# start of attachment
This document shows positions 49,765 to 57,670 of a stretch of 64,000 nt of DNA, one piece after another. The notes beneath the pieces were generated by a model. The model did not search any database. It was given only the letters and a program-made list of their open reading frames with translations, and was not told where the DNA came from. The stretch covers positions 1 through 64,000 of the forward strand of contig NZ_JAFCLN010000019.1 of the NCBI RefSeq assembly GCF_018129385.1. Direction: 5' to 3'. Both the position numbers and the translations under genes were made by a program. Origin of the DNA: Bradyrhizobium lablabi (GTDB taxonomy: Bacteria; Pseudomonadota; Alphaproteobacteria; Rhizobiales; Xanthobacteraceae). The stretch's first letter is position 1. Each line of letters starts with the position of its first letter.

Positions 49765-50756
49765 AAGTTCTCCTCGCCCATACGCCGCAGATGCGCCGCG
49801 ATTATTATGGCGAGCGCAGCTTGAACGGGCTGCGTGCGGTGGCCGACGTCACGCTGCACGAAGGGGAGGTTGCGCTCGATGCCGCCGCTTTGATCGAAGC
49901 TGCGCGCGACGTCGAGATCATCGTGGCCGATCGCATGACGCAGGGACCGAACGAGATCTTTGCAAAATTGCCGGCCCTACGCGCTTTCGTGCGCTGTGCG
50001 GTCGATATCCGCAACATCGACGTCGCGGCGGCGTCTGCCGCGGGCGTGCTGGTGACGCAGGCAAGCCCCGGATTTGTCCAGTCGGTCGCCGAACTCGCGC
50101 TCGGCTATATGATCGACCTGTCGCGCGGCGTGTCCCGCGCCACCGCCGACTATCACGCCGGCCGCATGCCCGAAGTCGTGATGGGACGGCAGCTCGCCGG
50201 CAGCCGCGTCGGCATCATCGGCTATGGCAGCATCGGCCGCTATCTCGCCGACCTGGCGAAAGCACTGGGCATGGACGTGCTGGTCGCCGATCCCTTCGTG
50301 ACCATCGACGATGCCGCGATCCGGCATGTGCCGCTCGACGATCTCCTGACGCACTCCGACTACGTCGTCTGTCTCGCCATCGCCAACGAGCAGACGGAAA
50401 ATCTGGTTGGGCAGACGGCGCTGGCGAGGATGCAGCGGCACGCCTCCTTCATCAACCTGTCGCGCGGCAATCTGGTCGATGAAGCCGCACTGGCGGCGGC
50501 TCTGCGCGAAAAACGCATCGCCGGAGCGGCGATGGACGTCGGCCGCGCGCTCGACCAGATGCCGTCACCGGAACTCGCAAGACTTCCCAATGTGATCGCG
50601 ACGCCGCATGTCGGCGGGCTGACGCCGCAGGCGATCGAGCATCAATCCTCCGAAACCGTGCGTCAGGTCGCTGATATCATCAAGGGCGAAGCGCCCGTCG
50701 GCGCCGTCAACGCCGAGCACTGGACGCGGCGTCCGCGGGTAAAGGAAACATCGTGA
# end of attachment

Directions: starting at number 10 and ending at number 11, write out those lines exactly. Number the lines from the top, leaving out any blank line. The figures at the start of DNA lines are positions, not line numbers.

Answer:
50401 ATCTGGTTGGGCAGACGGCGCTGGCGAGGATGCAGCGGCACGCCTCCTTCATCAACCTGTCGCGCGGCAATCTGGTCGATGAAGCCGCACTGGCGGCGGC
50501 TCTGCGCGAAAAACGCATCGCCGGAGCGGCGATGGACGTCGGCCGCGCGCTCGACCAGATGCCGTCACCGGAACTCGCAAGACTTCCCAATGTGATCGCG